The MacBook also features a new sunken keyboard design. Unlike the iBook, Powerbook G3, and Titanium PowerBook's keyboards, it is not removable; instead, each key is individually integrated into the casing with about 3 mm between neighboring keys. This is ostensibly intended to give the keyboard a sturdier feel and to avoid keyboard contact with the screen when closed. The color scheme for keys and labels is white and grey for the white model and black and white for the black model.

[edit] Integrated graphics

The MacBook, unlike recent portable Macintosh computers, has an integrated GPU. It uses an Intel GMA 950 graphics processor instead of an ATI Radeon series GPU as featured in the iBook it replaces and in Apple's consumer line of notebooks. Apple has also chosen not to include a graphics section in its MacBook product website, downplaying the significance of the MacBook's graphical capabilities. Intel's integrated graphics chipsets have been criticized in the past for being unable to handle graphically-intensive tasks such as complex 3D gaming and other heavily GPU-dependent processes.

Apple has most likely used integrated Intel graphics as a cost-cutting measure, as the Intel GMA chipset is cheaper than most discrete GPU solutions from ATI and nVidia. Other possible reasons for not making use of a discrete graphics solution is the amount of space available on the inside of the MacBook. There is simply not as much room on the PCB or in the unit itself for a 1.25 square inch chip, which would require additional cooling, as there is in the MacBook Pro. Alternatively, it's possible that a dedicated video option would have placed the performance of the "consumer" oriented line on par with that of the more expensive "professional" line.

The MacBook is the second of Apple's computers to use integrated graphics, after the Mac mini, a desktop model that, like the MacBook, is aimed specifically at typical consumers, which is one new way that Apple is differentiating between its consumer and professional product lines.

[edit] User serviceability

The MacBook is different from its iBook predecessor in terms of user serviceability. It is much easier to disassemble compared to the old iBook, which required removing many components such as the EM shields to get to anything, whereas the MacBook requires simply the removal of the outer shell to access almost any interior component. However, the redesigned keyboard is integrated into the main body of the laptop and is thus no longer easily removable or replaceable. In contrast, the MacBook's internal hard drive and RAM are now easily accessible via the underside of the unit. Replacement of the bigger MacBook Pro's internal hard drive is more difficult, requiring disassembly by an authorized service provider to prevent risk of voiding the warranty. This also applies to the older iBook.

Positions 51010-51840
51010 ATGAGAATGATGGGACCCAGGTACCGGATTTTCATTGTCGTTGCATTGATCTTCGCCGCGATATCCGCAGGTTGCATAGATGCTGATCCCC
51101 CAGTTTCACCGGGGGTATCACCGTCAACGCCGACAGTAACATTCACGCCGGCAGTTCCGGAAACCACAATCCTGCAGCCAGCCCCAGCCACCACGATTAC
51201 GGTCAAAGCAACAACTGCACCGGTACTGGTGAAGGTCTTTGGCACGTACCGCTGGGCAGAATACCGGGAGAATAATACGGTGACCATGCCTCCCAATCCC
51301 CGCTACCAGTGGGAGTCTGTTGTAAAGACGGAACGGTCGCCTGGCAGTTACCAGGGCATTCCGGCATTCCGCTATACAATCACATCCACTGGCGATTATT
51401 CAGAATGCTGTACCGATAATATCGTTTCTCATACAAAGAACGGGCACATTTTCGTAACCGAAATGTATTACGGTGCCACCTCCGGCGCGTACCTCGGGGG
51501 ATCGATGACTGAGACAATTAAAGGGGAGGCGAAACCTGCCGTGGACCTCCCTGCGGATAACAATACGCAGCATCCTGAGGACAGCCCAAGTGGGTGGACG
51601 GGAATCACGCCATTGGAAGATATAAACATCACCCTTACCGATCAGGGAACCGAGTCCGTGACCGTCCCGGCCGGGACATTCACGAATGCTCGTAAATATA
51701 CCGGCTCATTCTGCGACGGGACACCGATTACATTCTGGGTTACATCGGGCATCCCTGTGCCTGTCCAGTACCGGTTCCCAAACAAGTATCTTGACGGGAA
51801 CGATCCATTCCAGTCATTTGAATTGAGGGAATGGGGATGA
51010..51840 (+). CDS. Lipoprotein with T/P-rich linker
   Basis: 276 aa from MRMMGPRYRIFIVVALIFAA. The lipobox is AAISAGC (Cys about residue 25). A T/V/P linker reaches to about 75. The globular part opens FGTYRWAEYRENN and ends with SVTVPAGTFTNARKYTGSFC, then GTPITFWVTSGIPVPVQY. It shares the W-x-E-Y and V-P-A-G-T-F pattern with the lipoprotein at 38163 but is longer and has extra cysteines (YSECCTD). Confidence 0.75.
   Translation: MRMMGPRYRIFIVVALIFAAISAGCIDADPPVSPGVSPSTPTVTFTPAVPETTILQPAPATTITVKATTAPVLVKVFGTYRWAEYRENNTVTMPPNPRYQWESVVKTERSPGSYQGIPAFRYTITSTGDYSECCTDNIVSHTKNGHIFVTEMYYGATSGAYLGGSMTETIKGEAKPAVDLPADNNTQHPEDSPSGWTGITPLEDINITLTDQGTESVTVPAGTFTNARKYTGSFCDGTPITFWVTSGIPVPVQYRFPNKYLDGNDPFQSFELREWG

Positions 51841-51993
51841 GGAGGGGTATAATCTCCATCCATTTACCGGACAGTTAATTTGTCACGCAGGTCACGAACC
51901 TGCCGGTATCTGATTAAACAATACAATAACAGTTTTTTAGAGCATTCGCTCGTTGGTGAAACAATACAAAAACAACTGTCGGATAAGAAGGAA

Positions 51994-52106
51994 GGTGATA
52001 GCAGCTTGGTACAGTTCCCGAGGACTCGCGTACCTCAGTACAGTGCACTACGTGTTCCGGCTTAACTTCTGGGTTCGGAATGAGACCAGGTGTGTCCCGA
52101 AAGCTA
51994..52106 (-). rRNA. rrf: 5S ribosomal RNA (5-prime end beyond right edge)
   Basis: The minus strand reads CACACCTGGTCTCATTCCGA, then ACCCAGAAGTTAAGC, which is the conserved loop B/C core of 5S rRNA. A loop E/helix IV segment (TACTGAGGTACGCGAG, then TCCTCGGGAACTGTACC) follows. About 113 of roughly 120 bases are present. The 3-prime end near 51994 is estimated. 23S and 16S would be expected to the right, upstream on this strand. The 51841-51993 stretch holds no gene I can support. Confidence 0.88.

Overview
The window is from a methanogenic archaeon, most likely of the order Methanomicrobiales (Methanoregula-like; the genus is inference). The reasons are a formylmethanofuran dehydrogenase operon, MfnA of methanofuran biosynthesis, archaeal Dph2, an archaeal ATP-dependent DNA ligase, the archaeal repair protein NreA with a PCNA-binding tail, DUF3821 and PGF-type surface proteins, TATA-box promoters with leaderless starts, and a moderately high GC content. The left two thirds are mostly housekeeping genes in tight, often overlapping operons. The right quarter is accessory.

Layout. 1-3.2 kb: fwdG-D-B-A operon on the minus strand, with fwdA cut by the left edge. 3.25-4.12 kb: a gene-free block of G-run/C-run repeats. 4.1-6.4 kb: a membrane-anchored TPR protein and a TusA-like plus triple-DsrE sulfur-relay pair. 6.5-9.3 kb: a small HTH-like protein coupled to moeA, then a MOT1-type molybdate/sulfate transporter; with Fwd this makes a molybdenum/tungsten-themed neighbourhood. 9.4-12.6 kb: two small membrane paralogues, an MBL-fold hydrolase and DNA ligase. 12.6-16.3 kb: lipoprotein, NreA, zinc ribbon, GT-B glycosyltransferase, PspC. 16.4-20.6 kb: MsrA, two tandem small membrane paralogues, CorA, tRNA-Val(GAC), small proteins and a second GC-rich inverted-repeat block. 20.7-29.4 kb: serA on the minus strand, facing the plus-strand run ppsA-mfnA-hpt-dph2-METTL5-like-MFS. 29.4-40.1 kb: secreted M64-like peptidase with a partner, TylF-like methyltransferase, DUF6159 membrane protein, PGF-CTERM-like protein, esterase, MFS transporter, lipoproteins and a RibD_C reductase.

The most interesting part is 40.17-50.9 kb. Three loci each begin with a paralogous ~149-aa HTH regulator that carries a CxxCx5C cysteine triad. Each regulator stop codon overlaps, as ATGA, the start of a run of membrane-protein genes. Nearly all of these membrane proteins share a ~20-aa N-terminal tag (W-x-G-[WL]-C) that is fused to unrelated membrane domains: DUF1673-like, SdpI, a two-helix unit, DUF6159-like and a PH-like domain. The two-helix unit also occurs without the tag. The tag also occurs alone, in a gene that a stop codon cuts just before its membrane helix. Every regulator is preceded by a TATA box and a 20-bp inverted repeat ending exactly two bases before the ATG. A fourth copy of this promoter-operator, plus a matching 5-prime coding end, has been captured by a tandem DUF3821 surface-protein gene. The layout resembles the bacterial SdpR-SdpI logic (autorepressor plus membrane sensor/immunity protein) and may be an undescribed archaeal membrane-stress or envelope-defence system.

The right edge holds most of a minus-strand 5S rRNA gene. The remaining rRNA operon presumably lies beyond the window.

[edit] MacBook vs. MacBook Pro

While both machines run identical software out of the box and at similar speeds due to the identical underlying Core 2 Duo architecture, there are many distinguishing features between the two lines. The MacBook Pro features an ATI Radeon Mobility X1600 graphics card using 128 or 256 MB GDDR3. The MacBook uses an integrated Intel GMA 950 graphics solution.

Due to its aluminum enclosure, the MacBook Pro is relatively low weight when one considers its size. Since the Pro models have bigger screens, they have larger display resolutions (1440×900 for the 15.4" and 1680×1050 for the 17"); the MacBook is 1280x800. The Pro models can output to the Apple 30" (2560×1600 resolution) display, while the MacBook can only drive a 1920×1200 display as it lacks a dual-link DVI port.

Other notable differences include the illuminated keyboard, a FireWire 800 port and an ExpressCard/34 slot included with the MacBook Pro. The 17-inch MacBook Pro also features an extra USB 2.0 port (three instead of two) and an 8x dual-layer SuperDrive.

The basic MacBook Pro is priced at US$1999, which is US$500 more than the most expensive (black) MacBook.

[edit] Issues

  • Some MacBook owners complained of discoloration that appeared on the palm rests of their MacBooks, which Apple has acknowledged as a manufacturing problem after a few weeks, offering to replace that part of the casing. This issue is unique to the white MacBooks.
  • Some MacBook owners complain of uneven illumination of the MacBook's glossy display. In reviews by computer magazines and websites, the display was sometimes criticized as having too narrow a viewing angle (particularly in the vertical direction), unsatisfying color saturation and below-average color contrast, compared to other glossy laptop displays.
  • When the MacBook was first released, some owners complained of a "mooing" sound coming from the cooling fan. This issue was resolved with a firmware update released by Apple.
  • Apple's MagSafe power adaptor can be troublesome, i.e. the cord breaks away from and frays at the magnetic tip.
  • The magnetic closing mechanism, combined with the ledges at the top of the screen can lead to pieces of the case chipping off.

[edit] See also

[edit] External links